In the old version, the segments were sent straight to the hard drive after they ended. For example, the segment was 3 minutes long and a bus had 10 IP cameras installed in the vehicle. In that case, after every 3 minutes the hard drive would receive 30 minutes worth of footage at the same time. The load was too much for a hard drive to handle. Moreover, in case of an accident and the damage of the hard drive (old version didn’t have a copy) there would be no footage from the moment of the accident.
That’s why we implemented data buffer that stores the footage. Moreover, it sends it to the hard drive individually so the hard drive is not loaded. This also protects the footage in case of an accident. Our team added a footage repair functionality. It can correctly play the footage even if the segment wasn’t finished (for example due to an accident).
Speaking of an accident, what if our client needs to give the footage to the police? The new surveillance system software is equipped in video ordering system. And here’s how it works. A transporting company has an application where they can see what recordings are available on a recorder. From there they can order the selected ones to be send to them. When the bus is on the depot it receives an information about the order and sends the footage using WiFi.
Preview available to the driver in a cockpit
The driver has an access to the preview footage from a dedicated monitor. If needed, the recorder can be connected to any other device (for instance onboard computer) using Internet Protocol. Moreover, to optimize the resources usage, the preview is displayed in lower quality than the recorded stream.There are previously defined events and chosen cameras that are being shown to the driver. It helps to minimize the times where the driver has to change the image displayed. For example, the preview automatically changes where the bus is on a bus stop and shows footage from the entry cameras etc.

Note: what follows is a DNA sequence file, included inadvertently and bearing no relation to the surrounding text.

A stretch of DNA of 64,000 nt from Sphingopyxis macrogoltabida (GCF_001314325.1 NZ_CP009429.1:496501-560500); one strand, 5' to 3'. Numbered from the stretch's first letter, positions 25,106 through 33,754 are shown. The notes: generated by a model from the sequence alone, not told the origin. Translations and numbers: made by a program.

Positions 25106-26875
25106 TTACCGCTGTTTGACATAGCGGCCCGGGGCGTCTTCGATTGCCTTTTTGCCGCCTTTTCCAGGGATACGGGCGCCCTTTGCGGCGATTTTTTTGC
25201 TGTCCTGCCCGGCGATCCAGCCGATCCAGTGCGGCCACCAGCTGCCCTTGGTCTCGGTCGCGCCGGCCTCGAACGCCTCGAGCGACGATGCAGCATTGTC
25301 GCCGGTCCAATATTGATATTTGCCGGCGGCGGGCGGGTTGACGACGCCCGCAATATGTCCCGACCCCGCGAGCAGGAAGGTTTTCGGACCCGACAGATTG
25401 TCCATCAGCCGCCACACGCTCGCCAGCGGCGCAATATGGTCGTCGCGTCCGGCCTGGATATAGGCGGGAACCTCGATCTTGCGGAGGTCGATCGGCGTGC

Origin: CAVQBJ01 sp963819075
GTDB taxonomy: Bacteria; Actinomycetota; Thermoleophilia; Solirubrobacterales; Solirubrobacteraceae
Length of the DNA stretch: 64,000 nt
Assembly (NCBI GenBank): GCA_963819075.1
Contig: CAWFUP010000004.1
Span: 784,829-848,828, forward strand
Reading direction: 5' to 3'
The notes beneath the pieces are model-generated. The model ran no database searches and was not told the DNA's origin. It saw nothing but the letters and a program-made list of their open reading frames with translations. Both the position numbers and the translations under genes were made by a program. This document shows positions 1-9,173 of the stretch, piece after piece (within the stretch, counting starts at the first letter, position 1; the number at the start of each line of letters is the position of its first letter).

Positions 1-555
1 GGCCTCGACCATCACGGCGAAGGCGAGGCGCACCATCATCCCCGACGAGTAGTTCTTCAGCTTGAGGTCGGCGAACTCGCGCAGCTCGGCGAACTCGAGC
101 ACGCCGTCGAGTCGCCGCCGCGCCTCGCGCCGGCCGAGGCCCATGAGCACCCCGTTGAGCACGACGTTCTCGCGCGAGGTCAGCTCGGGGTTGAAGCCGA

Every footage has GPS, onboard computer informations as well as events happening during the route (for example door opening).
The recorder can also record audio if there’re microphones inside the vehicle.
During a development process we achieved the results we were aiming for. A new, updated surveillance system software for public transport was now able to record footage from 32 IP cameras. Moreover, the preview from the cameras can now be viewed in 5 different resolutions between 1024×768 and 1920×1080. The old version was able to only preview on 800×600.
Watchdog was installed to detect immediately when the system is down. The system is now able to restart and continue the work just after 1 second of being down.
The end result allowed our client to sell the surveillance system software that can connect to 32 cameras per recorder. It increased the overall value of the product. We achieved a maximum stability of the system in continuous operation. The bandwidth was now 4 Mbps/stream and the system uses 25% of its resources during regular load and 50% during maximum load.